There were 1,021 cases of West Nile infections reported in the U.S. last year, and 629 of these were neuroinvasive, meaning the infected person developed the severe form of the disease.
Overall, 718 people were hospitalized for West Nile infections, and 57 died, including 54 who had neuroinvasive infections, the report said.
The number of reported neuroinvasive disease cases increased 62 percent from the number reported in 2009, the CDC said.
Among the neuroinvasive cases, more than half were reported from four states: Arizona (107 cases), New York (89), Texas (77) and California (72), the report said.
The number of cases can be affected by a number of factors, including interactions between the bugs that carry the virus, human behavior, environmental factors, and diagnostic testing and reporting practices, the CDC said. Therefore, it's hard to predict how many cases might occur in the future and in what areas.
People who want to reduce their risk should use measures to reduce their exposure to mosquitoes and ticks, such as using repellent and wearing long-sleeved shirts, the CDC said.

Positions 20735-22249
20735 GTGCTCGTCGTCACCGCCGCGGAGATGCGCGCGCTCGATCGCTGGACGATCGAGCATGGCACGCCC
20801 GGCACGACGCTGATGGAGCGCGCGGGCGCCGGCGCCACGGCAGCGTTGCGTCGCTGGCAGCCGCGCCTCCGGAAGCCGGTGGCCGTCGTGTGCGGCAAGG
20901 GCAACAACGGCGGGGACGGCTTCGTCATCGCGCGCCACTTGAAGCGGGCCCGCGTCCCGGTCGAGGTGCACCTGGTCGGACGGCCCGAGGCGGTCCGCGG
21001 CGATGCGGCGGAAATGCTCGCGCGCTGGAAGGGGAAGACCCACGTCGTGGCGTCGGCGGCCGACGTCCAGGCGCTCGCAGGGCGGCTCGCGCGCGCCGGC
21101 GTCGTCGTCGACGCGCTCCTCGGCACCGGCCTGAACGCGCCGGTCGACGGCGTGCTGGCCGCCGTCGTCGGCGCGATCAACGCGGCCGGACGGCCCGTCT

Since West Nile virus was first detected in the Western Hemisphere in 1999, it has become the leading cause in the U.S. of neuroinvasive disease among viruses transmitted by mosquito and tick bites, the report said.
Still, the vast majority infections are asymptomatic. Studies have shown that for every case of neuroinvasive West Nile virus infection, there are about 140 people infected with the virus. Of these, 80 percent are asymptomatic and 20 percent develop a less severe form of the disease. Older people are the most vulnerable to severe infections, the report said.
Common symptoms of West Nile virus infection include fever, headache, body aches and fatigue, according to the Mayo Clinic. Signs of severe infection include high fever, stiff neck, disorientation and sudden weakness in the arms, legs or breathing muscles.
Other viruses transmitted in the same way include California serogroup viruses, which caused 68 infections last year with one death, and St. Louis encephalitis virus, which caused 10 cases and one death, the CDC said.
In 2010, 88 percent of all such infections occurred during the months of July, August and September.
Pass it on: The number of severe West Nile virus infections increased in 2010, the Centers for Disease Control and Prevention said.